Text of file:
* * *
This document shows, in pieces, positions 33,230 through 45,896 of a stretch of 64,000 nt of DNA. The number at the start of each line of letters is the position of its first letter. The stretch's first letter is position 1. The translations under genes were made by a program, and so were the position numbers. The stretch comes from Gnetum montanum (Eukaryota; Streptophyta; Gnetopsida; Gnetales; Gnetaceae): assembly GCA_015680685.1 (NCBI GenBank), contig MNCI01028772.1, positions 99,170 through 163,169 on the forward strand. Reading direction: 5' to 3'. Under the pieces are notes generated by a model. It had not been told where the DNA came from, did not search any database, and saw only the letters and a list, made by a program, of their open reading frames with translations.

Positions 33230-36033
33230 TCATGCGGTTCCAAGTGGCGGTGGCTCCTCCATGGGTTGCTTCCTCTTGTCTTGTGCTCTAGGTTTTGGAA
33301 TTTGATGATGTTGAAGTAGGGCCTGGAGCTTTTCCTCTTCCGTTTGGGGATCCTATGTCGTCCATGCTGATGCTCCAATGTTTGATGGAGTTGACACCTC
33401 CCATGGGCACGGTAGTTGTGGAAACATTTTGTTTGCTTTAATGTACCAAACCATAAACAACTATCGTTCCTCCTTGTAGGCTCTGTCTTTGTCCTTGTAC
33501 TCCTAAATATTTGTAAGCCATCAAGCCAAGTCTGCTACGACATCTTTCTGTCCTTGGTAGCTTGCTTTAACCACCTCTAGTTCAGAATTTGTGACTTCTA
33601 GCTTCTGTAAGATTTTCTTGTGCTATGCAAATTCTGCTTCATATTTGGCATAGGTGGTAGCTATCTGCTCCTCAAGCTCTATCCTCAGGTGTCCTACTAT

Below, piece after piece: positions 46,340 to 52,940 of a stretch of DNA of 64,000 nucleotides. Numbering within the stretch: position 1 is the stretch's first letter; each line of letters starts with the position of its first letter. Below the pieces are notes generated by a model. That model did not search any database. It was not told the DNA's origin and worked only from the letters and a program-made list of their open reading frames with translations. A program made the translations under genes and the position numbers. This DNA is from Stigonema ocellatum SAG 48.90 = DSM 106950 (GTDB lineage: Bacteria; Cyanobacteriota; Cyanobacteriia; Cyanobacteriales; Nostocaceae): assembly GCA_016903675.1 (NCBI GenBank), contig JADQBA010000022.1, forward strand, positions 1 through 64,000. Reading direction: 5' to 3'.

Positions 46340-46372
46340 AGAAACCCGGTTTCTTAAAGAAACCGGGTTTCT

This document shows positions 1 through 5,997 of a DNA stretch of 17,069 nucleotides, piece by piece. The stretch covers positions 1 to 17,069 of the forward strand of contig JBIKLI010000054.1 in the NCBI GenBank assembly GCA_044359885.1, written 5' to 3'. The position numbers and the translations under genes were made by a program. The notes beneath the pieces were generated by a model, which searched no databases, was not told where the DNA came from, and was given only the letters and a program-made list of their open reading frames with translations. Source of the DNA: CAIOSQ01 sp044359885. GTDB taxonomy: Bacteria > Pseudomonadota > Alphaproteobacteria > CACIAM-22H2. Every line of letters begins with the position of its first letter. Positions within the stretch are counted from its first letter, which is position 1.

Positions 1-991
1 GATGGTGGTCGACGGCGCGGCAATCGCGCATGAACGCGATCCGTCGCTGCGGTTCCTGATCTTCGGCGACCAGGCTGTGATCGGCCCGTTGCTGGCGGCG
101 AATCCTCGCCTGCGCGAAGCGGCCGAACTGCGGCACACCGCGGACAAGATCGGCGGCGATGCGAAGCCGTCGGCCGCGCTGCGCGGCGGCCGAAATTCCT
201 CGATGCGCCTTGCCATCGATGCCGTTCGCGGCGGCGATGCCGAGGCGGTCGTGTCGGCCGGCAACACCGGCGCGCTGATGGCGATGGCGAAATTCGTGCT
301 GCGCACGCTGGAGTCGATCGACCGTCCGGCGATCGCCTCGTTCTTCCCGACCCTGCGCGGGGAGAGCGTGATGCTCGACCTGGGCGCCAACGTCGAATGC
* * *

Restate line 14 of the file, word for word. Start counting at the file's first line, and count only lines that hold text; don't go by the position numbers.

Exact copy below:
101 AATCCTCGCCTGCGCGAAGCGGCCGAACTGCGGCACACCGCGGACAAGATCGGCGGCGATGCGAAGCCGTCGGCCGCGCTGCGCGGCGGCCGAAATTCCT